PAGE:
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consequently, Roberts was drawn up, and Verran threw himself down, and placed his poor devoted head under a piece of plank in one corner of the shaft, awaiting the moment when he should be blown to atoms. Just as Roberts got to the brace, and was looking down with trembling apprehension on the fate of poor Verran, the whole went off with a tremendous explosion, and a small stone struck Roberts severely on the forehead as he was looking down the shaft. To the inexpressible surprise and joy of the men at the brace, they heard Verran cry out, “Don't be afraid, I am not hurt!” Roberts immediately descended, and found that the great burden of the blast was thrown in every part of the shaft except the corner where poor Verran was coiled up! This extraordinary circumstance has produced a considerable sensation throughout the district. Not only do they view the escape as a miraculous interposition of Divine Providence, but the conduct of Verran as a noble instance of what a real Christian will do in the moment of extremity.-Mining Journal.


COME Henry, look at yonder snow,

So white o'er all the ground,
And see how many thousand flakes
Are falling all around!

Yes, Mary, and how nice it looks,

I often wish 'twas sweet;
I've very often tasted it,
But 'tis not good to eat.

MARY To eat! God gave it, you should know,

To cheer and warm the ground; And when you're looking at the show,

Just call his word to mind. “O come,” saith the great God,“ to me,

And let us reason now ;
And though your sins as scarlet be,
They shall be white as snow.".

Yes, sister, but pray will you state

How we talk with the Lord ?


Why, you must read, and meditate

On his most holy word.
There you will find that Jesus' blood

Can cleanse their souls from sin,
Who, by his Spirit and his word,

Believe and trust therein.


So let us both kneel down, and pray

That we may be forgiven,-
Our scarlet sins all wash'd away,

Our souls made fit for heaven.

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Ere the morning of life be gone by,

Or the eve of probation comes on,-
When old age makes thee say, with a sigh,

“ Alas! all my pleasure is gone!"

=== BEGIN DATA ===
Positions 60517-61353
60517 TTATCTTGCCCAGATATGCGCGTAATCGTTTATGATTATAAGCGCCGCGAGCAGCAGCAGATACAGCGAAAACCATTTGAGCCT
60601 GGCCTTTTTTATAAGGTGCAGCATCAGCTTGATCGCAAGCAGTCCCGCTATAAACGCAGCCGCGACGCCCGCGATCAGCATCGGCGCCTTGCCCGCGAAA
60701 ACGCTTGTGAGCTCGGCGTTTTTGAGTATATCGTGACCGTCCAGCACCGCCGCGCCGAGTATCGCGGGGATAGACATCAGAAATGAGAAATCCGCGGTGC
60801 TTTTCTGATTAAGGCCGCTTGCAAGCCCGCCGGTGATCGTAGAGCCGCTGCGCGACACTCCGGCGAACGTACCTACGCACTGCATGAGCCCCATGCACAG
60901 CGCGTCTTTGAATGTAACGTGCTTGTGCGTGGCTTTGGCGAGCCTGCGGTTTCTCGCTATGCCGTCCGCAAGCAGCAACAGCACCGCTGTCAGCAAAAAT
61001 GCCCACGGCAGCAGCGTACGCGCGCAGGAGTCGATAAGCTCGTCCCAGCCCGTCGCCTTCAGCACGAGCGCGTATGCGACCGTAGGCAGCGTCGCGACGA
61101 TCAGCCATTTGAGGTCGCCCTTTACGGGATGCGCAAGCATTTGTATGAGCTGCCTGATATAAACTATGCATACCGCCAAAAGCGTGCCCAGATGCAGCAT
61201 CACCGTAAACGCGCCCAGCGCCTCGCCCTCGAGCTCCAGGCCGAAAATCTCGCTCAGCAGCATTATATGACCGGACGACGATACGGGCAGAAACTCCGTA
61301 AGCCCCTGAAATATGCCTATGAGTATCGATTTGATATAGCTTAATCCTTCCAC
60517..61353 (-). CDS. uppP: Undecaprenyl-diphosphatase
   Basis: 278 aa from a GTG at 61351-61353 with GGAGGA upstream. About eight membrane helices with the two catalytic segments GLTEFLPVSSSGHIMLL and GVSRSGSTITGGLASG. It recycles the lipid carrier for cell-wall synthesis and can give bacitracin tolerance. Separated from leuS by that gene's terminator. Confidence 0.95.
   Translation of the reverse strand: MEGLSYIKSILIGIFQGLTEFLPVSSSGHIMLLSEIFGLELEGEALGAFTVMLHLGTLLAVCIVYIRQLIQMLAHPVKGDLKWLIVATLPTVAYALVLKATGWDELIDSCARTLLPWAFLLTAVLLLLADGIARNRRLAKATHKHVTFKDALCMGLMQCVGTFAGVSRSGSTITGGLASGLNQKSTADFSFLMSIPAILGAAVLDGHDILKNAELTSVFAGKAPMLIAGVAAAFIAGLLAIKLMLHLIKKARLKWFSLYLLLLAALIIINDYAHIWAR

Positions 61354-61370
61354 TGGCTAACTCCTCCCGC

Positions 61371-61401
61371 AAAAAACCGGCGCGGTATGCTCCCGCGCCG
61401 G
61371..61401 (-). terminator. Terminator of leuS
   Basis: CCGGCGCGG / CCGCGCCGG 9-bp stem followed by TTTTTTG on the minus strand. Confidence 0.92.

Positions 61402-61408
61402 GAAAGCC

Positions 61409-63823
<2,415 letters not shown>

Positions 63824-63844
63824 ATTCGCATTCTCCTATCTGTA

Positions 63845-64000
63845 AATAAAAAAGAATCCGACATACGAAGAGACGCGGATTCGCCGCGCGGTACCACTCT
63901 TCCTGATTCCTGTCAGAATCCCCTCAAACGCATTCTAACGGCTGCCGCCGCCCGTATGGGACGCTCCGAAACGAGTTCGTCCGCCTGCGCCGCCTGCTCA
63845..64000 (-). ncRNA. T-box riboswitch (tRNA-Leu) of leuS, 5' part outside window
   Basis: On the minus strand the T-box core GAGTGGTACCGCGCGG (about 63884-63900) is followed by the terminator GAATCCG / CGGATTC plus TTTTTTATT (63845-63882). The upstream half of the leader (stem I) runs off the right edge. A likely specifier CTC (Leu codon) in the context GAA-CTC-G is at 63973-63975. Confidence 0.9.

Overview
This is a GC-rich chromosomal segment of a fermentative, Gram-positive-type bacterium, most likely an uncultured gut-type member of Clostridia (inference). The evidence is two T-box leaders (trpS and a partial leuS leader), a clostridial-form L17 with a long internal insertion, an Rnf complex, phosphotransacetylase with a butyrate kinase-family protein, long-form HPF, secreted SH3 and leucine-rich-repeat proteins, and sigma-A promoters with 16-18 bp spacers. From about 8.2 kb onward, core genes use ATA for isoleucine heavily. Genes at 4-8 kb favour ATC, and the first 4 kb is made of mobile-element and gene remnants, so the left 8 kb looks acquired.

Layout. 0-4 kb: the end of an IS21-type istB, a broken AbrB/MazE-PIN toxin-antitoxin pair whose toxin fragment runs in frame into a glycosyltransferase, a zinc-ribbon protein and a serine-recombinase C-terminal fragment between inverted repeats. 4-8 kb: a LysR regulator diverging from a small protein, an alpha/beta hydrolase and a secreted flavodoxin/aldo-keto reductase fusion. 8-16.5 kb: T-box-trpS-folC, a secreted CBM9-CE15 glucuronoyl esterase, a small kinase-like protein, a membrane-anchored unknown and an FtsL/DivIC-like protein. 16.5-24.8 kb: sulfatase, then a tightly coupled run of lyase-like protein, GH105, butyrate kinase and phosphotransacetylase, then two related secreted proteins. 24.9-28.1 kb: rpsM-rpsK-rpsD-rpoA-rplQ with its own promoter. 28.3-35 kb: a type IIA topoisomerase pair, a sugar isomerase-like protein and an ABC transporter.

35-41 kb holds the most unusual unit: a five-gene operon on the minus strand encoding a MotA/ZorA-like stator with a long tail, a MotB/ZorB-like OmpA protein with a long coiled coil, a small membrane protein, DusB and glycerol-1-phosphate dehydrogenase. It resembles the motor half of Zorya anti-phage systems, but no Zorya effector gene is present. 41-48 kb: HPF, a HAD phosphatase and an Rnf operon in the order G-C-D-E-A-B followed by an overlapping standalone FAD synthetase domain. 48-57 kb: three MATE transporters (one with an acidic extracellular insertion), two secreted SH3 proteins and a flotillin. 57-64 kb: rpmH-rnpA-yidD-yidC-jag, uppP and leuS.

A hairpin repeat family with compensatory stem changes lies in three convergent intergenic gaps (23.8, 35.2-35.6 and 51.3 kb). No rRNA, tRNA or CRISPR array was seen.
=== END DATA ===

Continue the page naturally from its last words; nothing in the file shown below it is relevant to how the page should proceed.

Ere the bright sun of youth becomes dark,

Or the moonlight of hope's on the wane,
Or the stars of delight lose their spark,

And “the clouds return after the rain," —
Let the Saviour's sweet voice be obey'd,

Ere the age of infirmity come, -
When the blossom of life 'gins to fade,
And thou art approaching the tomb :

Let that blessing, Religion, be thine,

Ere thy days turn to sorrow and pain, Or affection begins to decline,

And “the clouds return after the rain," O how great are the blessings that spring

From an early surrender to God ! It lends to the spirit a wing,

When the body returns to its clod : Then, dear children, the Saviour obey,

Whilst the powers of reason remain,Ere the bloom on the cheek dies away,

And “ the clouds return after the rain." Soon, soon, the blest season will end,

And the dark boding winter appear,When no life-giving showers descend,

And hupe is sunk down in despair; Then the comforts of life are all fled,

And the world appears wretched and vain, But all hopes of a better are dead,

And “the clouds have come after the rain." Then, while the gay morning of youth

Sheds its health-giving balm on the soul, Remember thy God of a truth,

Submit to his gracious control; Then thou shalt be happy in life,

And happy when life's at a close, Then arise from this valley of strife, To a world of unending repose.

S. S.

J. F. Winks, Printer, High street, Leicester.

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